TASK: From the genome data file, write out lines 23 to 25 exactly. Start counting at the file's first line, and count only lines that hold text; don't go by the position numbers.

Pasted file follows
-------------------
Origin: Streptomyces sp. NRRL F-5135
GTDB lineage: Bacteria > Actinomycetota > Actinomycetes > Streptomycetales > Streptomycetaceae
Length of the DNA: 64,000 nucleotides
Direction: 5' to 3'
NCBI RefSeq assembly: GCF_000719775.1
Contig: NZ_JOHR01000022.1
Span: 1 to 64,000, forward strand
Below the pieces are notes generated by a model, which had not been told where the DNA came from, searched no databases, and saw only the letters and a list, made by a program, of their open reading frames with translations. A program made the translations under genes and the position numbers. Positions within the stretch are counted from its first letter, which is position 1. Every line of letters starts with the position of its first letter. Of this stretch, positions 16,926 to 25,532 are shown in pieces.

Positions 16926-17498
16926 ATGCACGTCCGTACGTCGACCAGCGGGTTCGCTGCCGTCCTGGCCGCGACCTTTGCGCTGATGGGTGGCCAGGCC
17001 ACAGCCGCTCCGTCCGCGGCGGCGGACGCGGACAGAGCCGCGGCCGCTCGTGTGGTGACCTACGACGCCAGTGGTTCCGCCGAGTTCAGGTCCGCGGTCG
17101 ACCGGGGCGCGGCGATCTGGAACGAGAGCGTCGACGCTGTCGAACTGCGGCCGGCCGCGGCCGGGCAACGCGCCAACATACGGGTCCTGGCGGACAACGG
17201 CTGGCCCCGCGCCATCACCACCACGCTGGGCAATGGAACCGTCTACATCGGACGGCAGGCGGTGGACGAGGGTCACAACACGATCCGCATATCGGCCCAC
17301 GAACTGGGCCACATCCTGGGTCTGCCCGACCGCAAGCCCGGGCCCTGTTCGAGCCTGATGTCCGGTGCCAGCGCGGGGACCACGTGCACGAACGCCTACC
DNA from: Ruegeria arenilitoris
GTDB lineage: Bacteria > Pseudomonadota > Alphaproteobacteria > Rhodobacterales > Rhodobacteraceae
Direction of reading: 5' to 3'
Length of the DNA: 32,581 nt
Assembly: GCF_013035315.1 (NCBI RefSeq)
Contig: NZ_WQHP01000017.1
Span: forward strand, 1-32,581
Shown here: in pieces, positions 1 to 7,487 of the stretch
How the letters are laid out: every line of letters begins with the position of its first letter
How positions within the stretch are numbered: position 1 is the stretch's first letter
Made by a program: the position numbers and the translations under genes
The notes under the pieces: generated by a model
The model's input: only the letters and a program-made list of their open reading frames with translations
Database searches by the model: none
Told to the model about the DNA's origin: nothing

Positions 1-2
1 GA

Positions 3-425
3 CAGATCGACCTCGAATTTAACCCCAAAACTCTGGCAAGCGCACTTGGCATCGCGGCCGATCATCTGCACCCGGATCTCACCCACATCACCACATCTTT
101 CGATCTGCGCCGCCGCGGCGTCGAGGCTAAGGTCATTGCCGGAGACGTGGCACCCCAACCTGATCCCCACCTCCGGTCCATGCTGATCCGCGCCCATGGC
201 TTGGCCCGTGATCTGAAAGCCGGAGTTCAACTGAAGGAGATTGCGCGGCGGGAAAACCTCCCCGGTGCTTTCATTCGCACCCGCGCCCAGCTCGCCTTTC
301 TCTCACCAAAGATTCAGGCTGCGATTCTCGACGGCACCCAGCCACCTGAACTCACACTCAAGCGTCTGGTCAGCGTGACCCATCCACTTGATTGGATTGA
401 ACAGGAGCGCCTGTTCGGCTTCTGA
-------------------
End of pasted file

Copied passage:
How the letters are laid out: every line of letters begins with the position of its first letter
How positions within the stretch are numbered: position 1 is the stretch's first letter
Made by a program: the position numbers and the translations under genes